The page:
‘Renaissance, The Tax People’ Promoters Indicted for $84M Tax Fraud
Michael Craig Cooper, founder of Renaissance, The Tax People, Inc. was arrested late Tuesday crossing the border from Mexico to the U.S. near Laredo, Texas.
On August 13 of this year, a federal grand jury returned a 148-count indictment charging Mr. Cooper, together with Jesse Ayala Cota, Todd Eugene Strand, Daniel Joel Gleason, and Renaissance, The Tax People Inc. ("Renaissance") with conspiracy to defraud the United States by impeding the IRS and to commit mail and wire fraud, willfully assisting in the preparation of fraudulent federal income tax returns; mail fraud and wire fraud.
Mr. Cooper and Renaissance are also charged with money laundering and conspiracy to commit money laundering and engaging in monetary transactions in criminally derived property of a value greater than $10,000. The indictment remained sealed pending yesterday’s arrest of Mr. Cooper.
“Fraudulent tax schemes will be investigated and prosecuted to the fullest extent of the law,” said Assistant Attorney General Eileen J. O’Connor. “People who promote or join schemes to hide income from the IRS risk criminal prosecution and, upon conviction, a lengthy term of imprisonment.”
“Today's action is an example of how the government will not tolerate abusive tax fraud schemes. Those who attempt to manipulate the interpretation of the tax laws for their own personal gain at the expense of others will be held accountable,” stated Nancy Jardini, Chief, IRS Criminal Investigation. “The honest, hardworking American taxpayer pays the price for these scams against the government and the IRS will continue to do its job of investigating organizations that engage in this type of activity.”
The indictment alleges that from June 1997 though April 2002, the defendants operated a scheme to defraud the IRS and other individuals by marketing a program designed to sell individuals tax deductions through false, fraudulent and misleading representations. According to court papers, Renaissance sold was a fraudulent home-based business package through which it offered tax support to its members in the form of purportedly legitimate tax return preparation, tax advice and audit protection.
Participants, referred to as “Individual Marketing Associates” (IMAs), were allegedly encouraged to modify their Forms W-4 to decrease the amount of income taxes withheld from their pay in order to afford the $300 to $1,200 purchase price for a Renaissance package. The defendants allegedly promoted the unlawful deduction of personal expenses as if they were legitimate business expenses. They also allegedly made false assurances as to the legality of Renaissance’s activity during meetings and in promotional material, going so far as to infer that the IRS had approved the Renaissance tax program. They also allegedly concealed material facts about the business package, including the actual income potential for IMAs. The indictment alleges the defendants operated an illegal pyramid scheme, requiring IMAs to pay monthly fees to qualify for commissions and offering IMA’s the opportunity to receive commissions and bonuses for recruiting others to join Renaissance.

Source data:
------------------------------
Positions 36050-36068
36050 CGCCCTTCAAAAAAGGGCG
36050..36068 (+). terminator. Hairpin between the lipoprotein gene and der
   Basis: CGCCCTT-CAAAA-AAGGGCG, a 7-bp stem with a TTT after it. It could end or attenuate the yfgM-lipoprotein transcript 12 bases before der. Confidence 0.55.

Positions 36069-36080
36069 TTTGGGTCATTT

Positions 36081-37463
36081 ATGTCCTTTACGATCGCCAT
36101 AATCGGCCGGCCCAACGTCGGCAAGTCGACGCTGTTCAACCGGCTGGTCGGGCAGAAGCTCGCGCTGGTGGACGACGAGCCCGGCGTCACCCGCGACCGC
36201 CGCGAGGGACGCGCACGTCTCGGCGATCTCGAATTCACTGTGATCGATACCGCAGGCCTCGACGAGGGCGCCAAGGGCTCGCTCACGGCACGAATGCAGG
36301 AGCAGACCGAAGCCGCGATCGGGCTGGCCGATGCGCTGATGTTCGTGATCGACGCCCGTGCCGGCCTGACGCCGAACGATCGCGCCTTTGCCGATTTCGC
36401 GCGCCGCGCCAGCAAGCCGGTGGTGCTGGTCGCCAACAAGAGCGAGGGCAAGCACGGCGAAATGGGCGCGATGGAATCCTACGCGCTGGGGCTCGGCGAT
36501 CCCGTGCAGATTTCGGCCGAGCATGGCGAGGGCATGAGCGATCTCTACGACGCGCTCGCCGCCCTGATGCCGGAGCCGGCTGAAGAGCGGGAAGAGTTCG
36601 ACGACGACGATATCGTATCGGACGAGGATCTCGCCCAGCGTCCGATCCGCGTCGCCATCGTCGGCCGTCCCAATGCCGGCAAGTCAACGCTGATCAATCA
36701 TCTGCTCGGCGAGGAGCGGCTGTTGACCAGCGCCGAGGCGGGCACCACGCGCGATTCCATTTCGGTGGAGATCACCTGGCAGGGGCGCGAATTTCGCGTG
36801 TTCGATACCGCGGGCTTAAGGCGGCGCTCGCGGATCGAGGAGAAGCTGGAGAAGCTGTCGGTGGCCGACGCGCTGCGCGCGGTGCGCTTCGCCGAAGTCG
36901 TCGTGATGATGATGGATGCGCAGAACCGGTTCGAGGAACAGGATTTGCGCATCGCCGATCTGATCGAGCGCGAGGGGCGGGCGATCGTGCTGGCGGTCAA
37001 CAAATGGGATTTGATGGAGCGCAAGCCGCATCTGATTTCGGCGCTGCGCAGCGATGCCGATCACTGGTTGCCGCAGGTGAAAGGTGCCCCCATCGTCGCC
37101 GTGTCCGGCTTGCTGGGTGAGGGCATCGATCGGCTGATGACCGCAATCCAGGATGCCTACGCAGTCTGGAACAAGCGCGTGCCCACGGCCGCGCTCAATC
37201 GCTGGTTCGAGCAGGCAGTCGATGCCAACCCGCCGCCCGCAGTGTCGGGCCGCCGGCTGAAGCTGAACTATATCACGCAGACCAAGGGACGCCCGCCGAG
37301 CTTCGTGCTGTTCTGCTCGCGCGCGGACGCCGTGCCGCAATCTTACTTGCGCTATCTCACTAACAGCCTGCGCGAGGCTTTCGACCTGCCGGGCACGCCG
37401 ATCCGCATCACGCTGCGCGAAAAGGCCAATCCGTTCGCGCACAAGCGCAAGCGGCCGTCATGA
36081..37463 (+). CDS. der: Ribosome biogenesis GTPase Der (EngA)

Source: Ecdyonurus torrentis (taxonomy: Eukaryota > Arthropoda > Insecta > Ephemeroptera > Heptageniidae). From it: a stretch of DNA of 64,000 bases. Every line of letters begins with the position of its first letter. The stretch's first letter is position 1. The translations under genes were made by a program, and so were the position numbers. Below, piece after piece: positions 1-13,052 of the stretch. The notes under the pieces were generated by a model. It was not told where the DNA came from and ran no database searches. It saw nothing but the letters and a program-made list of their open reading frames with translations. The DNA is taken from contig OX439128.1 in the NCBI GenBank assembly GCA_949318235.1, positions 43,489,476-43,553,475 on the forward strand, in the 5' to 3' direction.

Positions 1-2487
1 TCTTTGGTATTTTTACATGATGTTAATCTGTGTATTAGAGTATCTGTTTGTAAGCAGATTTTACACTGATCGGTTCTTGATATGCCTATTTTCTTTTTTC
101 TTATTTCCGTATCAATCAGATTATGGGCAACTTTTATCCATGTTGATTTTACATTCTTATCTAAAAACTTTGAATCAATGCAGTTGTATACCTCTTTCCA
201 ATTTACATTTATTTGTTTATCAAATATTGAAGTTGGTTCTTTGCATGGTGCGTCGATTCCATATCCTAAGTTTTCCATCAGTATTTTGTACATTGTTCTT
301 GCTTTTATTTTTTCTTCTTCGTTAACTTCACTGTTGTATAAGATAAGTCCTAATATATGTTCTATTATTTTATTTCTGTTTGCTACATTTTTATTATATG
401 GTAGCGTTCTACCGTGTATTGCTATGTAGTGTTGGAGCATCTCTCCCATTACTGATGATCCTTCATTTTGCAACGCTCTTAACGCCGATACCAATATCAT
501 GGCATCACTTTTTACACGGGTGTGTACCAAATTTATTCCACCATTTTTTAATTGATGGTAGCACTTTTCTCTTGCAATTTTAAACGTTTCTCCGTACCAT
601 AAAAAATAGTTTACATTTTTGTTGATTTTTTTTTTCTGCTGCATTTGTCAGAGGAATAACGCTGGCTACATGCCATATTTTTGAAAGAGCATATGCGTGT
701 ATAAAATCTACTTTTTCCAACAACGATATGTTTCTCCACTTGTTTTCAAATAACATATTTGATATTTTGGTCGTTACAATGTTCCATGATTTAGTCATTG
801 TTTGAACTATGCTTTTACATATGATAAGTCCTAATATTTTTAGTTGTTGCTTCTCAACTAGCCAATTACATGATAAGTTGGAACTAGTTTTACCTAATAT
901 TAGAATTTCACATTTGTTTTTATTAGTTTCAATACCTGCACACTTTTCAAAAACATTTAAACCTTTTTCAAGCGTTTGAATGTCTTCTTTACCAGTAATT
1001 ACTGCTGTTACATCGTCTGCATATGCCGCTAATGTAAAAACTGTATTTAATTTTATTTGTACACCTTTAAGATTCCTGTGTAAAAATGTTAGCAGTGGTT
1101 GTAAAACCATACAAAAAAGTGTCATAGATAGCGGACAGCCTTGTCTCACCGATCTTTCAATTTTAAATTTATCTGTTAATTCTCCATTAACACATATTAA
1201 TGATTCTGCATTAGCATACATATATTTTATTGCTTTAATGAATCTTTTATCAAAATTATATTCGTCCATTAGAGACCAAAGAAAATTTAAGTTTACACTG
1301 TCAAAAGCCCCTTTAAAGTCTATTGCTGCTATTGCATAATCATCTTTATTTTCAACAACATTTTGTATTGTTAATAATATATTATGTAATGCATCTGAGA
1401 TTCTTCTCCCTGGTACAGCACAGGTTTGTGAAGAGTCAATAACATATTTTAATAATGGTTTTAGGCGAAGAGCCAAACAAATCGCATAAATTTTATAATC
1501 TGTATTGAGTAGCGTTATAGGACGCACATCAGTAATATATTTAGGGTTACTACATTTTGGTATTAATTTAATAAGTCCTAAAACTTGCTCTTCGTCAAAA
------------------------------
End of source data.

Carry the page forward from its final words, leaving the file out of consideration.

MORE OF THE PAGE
The indictment alleges that the individual defendants were involved in the scheme as follows:
- Mr. Cooper was the President, Chief Executive Officer, and founder of Renaissance;
- Mr. Cota is a former IRS employee who managed Renaissance’s “Tax Dream Team” from July 1, 1999 through May 10, 2001. The “Tax Dream Team,” also known as the “Tax Team and the Dream Team,” was a group of individuals promoted by Renaissance as tax experts.
- Mr. Strand was Mr. Cooper’s “right-hand man” and served as the Vice-President of Marketing for Renaissance. By August 23, 1999, Mr. Strand held the title of National Marketing Director.
- Mr. Gleason was the Director of the Tax Team from approximately March 23, 1998 through approximately June 30, 1999.
If convicted, each defendant faces the following maximum potential sentences:
- Five years in jail and $250,000 in fines for conspiracy to defraud the IRS and to commit mail and wire fraud;
- Five years in jail and $250,000 in fines for each count of mail fraud and wire fraud;
- Three years in jail, $250,000 in fines and costs of prosecution for each count of aiding and assisting in the preparation of a fraudulent tax return;
- Twenty years in jail and $250,000 in fines for conspiracy to commit money laundering and money laundering; and,
- Ten years in jail and $250,000 in fines for each count of engaging in monetary transactions in criminally derived property of a value greater than $10,000.
The indictment also seeks the forfeiture of $84 million in United States currency plus land, vehicles, gold coins, bank accounts, and life insurance polices-the amount allegedly obtained directly or indirectly from these offenses.
The charges contained in the indictment are only allegations. In the American justice system, a person is presumed innocent unless and until he or she is proven guilty in a court of law.
Voice of the Editor
Which isn’t completely true. I mean, occasionally I drop by when I manage to sneak out of the nonstop frat party over at Going Concern, but I’m mostly a wallflower over there. I’m happy to say that I’ve been given express permission (or explicit orders, if you like) to wander over here to AccountingWEB more often.
Why is that, you might ask? My job is to replace the irreplaceable Gail Perry as Editor-in-Chief. What does that mean? I don’t really know! I think it’ll be fun getting a feel for things, throwing in my own thoughts here and there, and listening to the discussions you’re having about the accounting profession.